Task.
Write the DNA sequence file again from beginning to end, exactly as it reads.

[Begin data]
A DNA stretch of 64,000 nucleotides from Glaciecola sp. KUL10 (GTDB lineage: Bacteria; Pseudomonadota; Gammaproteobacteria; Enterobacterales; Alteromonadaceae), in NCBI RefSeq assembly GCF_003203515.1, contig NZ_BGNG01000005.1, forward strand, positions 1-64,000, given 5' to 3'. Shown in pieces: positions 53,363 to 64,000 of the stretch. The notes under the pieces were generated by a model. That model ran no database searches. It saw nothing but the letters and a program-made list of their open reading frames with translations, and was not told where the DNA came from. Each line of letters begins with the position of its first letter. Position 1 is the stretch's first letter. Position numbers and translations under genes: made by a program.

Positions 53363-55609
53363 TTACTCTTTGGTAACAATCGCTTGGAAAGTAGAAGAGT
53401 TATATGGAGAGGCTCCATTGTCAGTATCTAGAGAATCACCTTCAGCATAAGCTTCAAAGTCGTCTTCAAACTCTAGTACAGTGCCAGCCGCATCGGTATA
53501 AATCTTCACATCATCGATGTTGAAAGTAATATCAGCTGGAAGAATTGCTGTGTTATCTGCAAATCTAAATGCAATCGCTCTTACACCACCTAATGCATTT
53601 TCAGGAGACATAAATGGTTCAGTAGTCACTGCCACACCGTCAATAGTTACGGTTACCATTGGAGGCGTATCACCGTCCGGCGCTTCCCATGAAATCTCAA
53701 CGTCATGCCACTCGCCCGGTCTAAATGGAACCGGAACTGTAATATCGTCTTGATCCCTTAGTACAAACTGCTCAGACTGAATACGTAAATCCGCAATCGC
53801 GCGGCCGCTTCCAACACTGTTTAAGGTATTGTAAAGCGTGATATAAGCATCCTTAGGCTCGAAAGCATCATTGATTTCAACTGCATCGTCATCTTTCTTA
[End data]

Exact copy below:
A DNA stretch of 64,000 nucleotides from Glaciecola sp. KUL10 (GTDB lineage: Bacteria; Pseudomonadota; Gammaproteobacteria; Enterobacterales; Alteromonadaceae), in NCBI RefSeq assembly GCF_003203515.1, contig NZ_BGNG01000005.1, forward strand, positions 1-64,000, given 5' to 3'. Shown in pieces: positions 53,363 to 64,000 of the stretch. The notes under the pieces were generated by a model. That model ran no database searches. It saw nothing but the letters and a program-made list of their open reading frames with translations, and was not told where the DNA came from. Each line of letters begins with the position of its first letter. Position 1 is the stretch's first letter. Position numbers and translations under genes: made by a program.

Positions 53363-55609
53363 TTACTCTTTGGTAACAATCGCTTGGAAAGTAGAAGAGT
53401 TATATGGAGAGGCTCCATTGTCAGTATCTAGAGAATCACCTTCAGCATAAGCTTCAAAGTCGTCTTCAAACTCTAGTACAGTGCCAGCCGCATCGGTATA
53501 AATCTTCACATCATCGATGTTGAAAGTAATATCAGCTGGAAGAATTGCTGTGTTATCTGCAAATCTAAATGCAATCGCTCTTACACCACCTAATGCATTT
53601 TCAGGAGACATAAATGGTTCAGTAGTCACTGCCACACCGTCAATAGTTACGGTTACCATTGGAGGCGTATCACCGTCCGGCGCTTCCCATGAAATCTCAA
53701 CGTCATGCCACTCGCCCGGTCTAAATGGAACCGGAACTGTAATATCGTCTTGATCCCTTAGTACAAACTGCTCAGACTGAATACGTAAATCCGCAATCGC
53801 GCGGCCGCTTCCAACACTGTTTAAGGTATTGTAAAGCGTGATATAAGCATCCTTAGGCTCGAAAGCATCATTGATTTCAACTGCATCGTCATCTTTCTTA